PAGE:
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Articles by Alpaca World Magazine:

How To - Hand Spin with Alpaca

Amanda Poyner

In 2004 I started spinning with alpaca because I have a small herd of them. I decided that I needed to learn how to spin so that I could best understand the needs of hand spinners. After all, this was my intended market for fibre sales. My first wheel was an Ashford Joy single treadle with scotch tension and a range of ratios. It?s a versatile wheel and the treadle stand folds up making it very portable. Over the weeks and months that followed I lived and breathed spinning and a passion grew. Through trial and error and much cussing, followed by many ?aha!? moments, I finally began to call myself a hand spinner instead of saying that I was learning to spin. I was rewarded with the ability to spin any kind of yarn I want for any particular project, whether it is for knitting or weaving. After learning to spin with alpaca, I read that alpaca was too difficult for beginners! So, experiment and learn from your own experience when something is inviting you to try it, but perhaps do a test piece before embarking on a major spinning project that leaves the normal parameters of design and materials behind.

If you are considering taking up the craft of hand spinning, it won?t be long before you discover for yourself the addictive quality of this traditional craft and the ?other? world that suddenly opens before you as a creative adventure. It?s hard to resist, so my advice is don?t try, just enjoy it.

The following gives you the basic steps in hand spinning that I hope will make your mouth water and get those creative juices flowing. But before the business of spinning, there?s the small matter of finding the right animal fibre, wool or plant fibre to spin with, and some equipment.


Basic equipment would be a drop spindle or spinning wheel, carding combs, paddles or a drum carder. The drum carder is probably best left until you decide you really must have one as they are not cheap. You will find it invaluable to have an umbrella swift, skein winder or niddy noddy to wind your yarn into skeins, and a ball winder of some kind.

At the back is the drum carder with doffing pins and flick carders

I could not be without these basics, but it is possible to improvise with what you have to hand if necessary. An upturned stool would do instead of a skein winder, a smooth stick would create a hand wound centre-pull ball of yarn, and a dog brush with tines would take the place of carding paddles. In essence hand spinning can be done on the cheap, or you can enjoy shopping. I started out on the cheap and still do improvise, but discovered that I also like to shop. A good friend that I taught to spin was inspired to make her own wheel from hazel and a bicycle wheel. You can see her home made wheel on our website.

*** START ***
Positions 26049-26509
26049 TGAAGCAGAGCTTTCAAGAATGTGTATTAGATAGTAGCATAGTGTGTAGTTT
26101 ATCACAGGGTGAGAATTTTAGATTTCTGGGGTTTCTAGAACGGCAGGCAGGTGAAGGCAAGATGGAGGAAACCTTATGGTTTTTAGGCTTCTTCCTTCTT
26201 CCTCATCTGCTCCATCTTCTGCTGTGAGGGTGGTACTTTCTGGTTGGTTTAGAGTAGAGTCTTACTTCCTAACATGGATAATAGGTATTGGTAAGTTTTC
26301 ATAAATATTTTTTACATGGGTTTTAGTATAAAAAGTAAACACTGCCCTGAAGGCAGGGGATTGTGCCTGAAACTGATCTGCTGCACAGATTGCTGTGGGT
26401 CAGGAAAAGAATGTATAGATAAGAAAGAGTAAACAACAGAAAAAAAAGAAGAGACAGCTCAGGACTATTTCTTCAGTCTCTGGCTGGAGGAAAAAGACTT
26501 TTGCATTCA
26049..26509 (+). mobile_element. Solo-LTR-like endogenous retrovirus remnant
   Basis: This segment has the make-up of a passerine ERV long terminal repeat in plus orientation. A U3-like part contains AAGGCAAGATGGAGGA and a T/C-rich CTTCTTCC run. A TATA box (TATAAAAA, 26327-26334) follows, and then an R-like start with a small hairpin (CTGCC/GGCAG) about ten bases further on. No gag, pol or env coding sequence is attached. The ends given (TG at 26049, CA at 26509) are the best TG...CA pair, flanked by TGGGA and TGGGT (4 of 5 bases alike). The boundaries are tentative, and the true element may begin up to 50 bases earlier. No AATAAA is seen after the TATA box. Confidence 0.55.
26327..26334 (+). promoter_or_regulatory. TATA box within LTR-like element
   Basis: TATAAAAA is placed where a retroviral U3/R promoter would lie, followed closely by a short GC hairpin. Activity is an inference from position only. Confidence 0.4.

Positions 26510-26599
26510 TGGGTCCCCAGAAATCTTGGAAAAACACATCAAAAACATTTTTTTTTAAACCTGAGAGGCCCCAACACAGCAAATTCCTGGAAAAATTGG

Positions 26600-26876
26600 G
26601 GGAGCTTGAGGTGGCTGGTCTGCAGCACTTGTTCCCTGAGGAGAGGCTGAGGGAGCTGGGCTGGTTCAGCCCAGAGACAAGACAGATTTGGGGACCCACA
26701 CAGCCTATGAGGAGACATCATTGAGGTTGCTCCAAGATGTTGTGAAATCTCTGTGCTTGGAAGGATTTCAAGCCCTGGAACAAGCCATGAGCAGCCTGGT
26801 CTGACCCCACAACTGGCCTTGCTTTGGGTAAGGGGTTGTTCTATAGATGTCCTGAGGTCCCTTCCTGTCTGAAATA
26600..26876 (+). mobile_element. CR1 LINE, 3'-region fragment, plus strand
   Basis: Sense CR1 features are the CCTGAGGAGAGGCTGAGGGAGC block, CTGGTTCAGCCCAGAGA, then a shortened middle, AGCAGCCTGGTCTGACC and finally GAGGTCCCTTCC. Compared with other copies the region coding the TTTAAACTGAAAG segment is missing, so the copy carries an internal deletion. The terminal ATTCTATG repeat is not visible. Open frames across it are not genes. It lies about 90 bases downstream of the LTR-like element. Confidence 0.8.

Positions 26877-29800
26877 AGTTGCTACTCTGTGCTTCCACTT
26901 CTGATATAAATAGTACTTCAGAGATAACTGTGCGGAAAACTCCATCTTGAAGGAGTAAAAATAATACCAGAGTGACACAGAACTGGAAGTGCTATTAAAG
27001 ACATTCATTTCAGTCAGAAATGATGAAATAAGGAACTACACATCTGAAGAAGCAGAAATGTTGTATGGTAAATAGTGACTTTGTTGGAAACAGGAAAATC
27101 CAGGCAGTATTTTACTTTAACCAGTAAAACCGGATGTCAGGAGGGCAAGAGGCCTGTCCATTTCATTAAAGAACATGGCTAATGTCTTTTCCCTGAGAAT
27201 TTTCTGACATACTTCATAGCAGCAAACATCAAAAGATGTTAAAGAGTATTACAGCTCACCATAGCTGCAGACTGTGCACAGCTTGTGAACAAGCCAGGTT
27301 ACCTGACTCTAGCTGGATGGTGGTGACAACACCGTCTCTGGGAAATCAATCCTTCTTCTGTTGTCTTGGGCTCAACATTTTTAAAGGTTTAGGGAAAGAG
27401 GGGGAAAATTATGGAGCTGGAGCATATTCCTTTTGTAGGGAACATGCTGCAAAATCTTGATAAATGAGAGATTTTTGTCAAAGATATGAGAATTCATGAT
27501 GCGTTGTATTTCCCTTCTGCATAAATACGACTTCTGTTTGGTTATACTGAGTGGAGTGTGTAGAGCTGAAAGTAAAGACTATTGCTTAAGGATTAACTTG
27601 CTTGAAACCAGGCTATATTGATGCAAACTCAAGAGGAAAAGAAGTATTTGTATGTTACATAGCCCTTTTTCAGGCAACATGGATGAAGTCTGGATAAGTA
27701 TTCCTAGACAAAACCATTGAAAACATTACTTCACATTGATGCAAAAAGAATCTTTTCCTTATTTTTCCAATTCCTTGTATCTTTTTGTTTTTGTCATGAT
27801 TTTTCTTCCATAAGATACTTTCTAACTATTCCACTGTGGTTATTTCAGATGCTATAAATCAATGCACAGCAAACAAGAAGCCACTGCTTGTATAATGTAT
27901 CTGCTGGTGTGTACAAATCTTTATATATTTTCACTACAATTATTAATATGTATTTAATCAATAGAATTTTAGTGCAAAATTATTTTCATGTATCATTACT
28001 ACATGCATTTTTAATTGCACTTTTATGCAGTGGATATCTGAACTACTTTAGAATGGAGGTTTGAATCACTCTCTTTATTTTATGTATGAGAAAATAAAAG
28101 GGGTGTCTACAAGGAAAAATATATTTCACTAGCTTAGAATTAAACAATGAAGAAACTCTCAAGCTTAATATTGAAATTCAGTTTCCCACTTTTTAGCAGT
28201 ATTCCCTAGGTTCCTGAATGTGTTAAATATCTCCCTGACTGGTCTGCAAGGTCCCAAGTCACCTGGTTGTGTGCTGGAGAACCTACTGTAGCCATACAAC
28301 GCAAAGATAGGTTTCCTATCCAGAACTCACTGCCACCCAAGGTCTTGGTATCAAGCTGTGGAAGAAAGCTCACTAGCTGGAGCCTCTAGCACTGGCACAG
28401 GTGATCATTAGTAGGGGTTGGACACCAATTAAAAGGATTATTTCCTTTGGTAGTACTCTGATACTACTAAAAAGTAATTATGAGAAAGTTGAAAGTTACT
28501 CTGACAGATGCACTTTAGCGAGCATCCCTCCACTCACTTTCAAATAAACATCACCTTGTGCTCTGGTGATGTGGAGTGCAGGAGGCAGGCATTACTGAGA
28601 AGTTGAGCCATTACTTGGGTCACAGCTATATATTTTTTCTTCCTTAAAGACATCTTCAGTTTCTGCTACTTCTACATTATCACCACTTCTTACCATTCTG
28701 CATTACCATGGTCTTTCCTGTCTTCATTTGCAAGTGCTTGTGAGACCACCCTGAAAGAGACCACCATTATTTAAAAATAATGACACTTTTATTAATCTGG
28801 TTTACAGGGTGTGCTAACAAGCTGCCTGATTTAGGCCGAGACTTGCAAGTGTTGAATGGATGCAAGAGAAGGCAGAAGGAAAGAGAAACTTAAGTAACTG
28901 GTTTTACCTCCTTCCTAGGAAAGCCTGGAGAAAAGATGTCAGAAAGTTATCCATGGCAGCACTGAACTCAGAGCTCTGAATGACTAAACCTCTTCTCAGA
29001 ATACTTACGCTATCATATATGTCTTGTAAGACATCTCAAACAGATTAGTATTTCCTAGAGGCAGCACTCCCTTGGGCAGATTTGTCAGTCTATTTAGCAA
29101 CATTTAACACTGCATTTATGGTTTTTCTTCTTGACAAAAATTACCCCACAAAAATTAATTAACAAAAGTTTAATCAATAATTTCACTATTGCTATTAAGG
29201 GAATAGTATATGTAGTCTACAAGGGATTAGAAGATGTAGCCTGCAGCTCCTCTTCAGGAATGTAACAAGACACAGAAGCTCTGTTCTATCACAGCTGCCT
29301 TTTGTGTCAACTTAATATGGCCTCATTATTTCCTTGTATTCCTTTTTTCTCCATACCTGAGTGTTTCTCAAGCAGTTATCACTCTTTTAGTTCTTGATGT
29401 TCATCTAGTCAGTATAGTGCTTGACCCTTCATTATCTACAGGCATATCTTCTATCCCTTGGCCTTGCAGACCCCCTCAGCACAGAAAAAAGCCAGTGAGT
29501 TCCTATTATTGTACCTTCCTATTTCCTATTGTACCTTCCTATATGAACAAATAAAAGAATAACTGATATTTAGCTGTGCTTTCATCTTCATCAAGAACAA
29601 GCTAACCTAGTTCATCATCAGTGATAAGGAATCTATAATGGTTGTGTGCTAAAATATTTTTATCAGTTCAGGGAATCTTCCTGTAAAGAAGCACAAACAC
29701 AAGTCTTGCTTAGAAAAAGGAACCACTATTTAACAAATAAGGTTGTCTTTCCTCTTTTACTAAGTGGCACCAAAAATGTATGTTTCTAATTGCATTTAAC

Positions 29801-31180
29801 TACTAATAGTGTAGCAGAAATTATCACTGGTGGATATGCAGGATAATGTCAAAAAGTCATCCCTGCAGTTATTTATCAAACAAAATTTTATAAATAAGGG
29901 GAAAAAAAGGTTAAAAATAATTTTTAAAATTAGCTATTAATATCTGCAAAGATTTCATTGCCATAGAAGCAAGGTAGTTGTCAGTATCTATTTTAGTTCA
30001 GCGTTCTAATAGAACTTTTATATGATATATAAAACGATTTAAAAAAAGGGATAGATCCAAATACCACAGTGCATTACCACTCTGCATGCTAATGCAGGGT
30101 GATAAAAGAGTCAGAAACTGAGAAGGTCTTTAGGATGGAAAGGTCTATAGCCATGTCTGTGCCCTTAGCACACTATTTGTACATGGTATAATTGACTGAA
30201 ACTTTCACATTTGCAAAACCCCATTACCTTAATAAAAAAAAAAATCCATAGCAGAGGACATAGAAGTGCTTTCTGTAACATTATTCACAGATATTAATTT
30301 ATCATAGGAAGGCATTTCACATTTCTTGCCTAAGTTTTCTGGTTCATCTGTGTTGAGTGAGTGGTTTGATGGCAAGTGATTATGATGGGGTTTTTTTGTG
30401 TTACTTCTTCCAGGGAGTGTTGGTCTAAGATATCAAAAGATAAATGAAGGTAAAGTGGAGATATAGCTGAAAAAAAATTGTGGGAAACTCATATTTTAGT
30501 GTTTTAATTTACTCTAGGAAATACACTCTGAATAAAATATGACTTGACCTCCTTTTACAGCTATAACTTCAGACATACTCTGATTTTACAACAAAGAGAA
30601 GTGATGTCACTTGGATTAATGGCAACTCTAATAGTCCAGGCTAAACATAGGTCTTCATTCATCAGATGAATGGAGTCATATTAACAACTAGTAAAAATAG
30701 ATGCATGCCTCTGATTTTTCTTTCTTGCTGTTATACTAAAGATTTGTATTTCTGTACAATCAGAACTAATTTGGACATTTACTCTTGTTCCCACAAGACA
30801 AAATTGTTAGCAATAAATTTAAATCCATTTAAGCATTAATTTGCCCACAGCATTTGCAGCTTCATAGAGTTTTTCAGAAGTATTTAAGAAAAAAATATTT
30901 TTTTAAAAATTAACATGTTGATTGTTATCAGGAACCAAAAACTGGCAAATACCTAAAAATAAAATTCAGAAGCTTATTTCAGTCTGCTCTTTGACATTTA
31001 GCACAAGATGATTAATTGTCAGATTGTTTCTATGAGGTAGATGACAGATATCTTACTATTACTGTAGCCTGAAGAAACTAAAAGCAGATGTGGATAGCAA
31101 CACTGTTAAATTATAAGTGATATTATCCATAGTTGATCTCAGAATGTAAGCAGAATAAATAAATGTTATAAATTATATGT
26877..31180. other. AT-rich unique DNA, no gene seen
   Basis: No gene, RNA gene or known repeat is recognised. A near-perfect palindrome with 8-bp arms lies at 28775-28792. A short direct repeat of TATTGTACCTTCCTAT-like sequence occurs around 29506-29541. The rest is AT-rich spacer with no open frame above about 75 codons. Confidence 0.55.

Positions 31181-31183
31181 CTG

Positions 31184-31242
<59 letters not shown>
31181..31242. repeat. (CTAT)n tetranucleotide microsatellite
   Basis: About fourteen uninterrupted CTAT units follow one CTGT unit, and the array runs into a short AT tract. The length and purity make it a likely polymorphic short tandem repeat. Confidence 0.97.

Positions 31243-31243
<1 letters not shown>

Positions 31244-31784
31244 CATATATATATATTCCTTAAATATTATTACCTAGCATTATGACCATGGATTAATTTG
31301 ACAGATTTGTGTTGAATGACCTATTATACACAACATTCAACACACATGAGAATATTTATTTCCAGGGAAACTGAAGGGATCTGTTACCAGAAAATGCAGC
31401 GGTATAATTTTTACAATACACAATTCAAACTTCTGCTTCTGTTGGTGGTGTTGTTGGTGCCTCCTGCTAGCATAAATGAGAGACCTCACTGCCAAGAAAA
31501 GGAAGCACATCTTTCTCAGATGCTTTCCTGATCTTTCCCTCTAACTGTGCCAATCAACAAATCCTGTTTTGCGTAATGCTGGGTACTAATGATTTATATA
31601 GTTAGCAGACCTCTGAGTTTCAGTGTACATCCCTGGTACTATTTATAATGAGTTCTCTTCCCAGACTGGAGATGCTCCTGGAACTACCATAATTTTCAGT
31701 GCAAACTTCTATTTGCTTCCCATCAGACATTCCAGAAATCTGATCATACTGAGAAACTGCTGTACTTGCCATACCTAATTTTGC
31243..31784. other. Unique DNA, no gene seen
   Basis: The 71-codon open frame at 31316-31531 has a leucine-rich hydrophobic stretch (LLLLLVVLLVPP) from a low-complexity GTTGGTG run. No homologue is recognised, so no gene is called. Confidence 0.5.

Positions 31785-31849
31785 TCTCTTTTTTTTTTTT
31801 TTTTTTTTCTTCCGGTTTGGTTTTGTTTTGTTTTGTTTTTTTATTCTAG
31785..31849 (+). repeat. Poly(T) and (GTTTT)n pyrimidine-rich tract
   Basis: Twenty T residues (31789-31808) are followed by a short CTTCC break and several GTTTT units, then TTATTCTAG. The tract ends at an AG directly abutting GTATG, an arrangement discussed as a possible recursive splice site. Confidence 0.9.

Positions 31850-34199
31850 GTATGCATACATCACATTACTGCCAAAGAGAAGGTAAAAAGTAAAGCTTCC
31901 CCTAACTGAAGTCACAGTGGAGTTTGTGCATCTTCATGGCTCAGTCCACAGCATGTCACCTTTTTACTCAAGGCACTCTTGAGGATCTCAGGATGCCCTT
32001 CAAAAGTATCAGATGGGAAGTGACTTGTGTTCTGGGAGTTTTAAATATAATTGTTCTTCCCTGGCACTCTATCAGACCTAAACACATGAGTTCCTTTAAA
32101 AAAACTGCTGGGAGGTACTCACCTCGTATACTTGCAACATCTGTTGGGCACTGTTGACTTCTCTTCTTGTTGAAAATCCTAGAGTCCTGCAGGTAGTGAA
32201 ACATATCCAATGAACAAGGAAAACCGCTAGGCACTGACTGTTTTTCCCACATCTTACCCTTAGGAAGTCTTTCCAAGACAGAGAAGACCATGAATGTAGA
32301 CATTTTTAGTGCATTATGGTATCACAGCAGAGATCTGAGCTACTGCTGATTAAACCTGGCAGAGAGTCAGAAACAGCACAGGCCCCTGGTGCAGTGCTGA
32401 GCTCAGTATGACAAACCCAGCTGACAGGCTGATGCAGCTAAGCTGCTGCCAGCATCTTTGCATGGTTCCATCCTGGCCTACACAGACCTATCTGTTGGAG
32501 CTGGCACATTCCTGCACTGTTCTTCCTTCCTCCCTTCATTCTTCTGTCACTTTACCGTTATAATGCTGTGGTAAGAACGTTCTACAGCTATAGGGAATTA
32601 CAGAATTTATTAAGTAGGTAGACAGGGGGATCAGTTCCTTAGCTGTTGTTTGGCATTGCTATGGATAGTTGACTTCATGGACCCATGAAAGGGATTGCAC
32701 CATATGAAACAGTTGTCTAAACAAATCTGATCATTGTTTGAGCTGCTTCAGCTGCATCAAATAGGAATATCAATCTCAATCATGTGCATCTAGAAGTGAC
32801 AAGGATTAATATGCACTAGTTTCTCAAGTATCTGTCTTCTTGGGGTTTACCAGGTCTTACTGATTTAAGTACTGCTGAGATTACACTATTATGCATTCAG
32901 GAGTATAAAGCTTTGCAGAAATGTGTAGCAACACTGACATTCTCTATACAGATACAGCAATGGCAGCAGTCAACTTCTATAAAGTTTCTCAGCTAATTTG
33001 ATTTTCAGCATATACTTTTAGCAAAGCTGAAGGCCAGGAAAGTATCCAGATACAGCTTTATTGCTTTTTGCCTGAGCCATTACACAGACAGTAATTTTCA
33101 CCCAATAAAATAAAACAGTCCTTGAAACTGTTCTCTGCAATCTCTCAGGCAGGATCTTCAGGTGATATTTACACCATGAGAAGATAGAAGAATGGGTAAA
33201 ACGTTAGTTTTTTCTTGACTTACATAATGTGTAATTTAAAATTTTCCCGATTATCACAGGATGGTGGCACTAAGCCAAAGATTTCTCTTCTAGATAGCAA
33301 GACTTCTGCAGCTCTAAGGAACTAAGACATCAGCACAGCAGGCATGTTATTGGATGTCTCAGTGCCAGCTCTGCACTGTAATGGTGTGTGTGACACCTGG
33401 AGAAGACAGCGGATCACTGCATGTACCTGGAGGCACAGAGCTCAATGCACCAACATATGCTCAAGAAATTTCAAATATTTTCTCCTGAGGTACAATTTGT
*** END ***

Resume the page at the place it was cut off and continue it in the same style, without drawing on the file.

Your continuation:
So you have your chosen equipment and a fibre supply. The first step is to have a project in mind. With a project in mind you are less likely to find that having spun this wonderful yarn, you now don?t know what to do with it. Having a project in mind enables the fruition of your idea into a finished item.

But for now, your project in mind need simply be that you are learning to spin. Therefore have no agenda other than to explore and learn a new skill. How the yarn looks as you go along doesn?t matter and will change, showing a progression from beginnings and mistakes, toward competence and achievement. I have kept my first skeins of over twisted, under twisted yarns as a record of my achievement and progress. One day I may even use them for a project.


Fibre preparation is the cornerstone to hand spinning. Like any foundation it needs to be carried out sufficiently well to give you the outcome that you hope for. With this in mind, it is well worth taking your time over the process. What method of spinning you want to use (woollen for knitting, worsted for weaving), whether you are intending to spin a ?fancy? yarn or a blended yarn, will all determine how you want to prepare your fibres.

For worsted spinning I use the drum carder, which produces a ?batt? and aligns the fibres in a parallel direction to each other. Drafting first from the end which corresponds to the ?cut? end of the fibre (for worsted spinning), produces a smooth and strong yarn that shows the lustre well and is much less hairy or fluffy looking than woollen spun yarn. Worsted yarns generally also have more twists per inch, aiding durability during the weaving process. The application for worsted yarn is usually for the weaving of cloth, blankets, rugs or tapestry.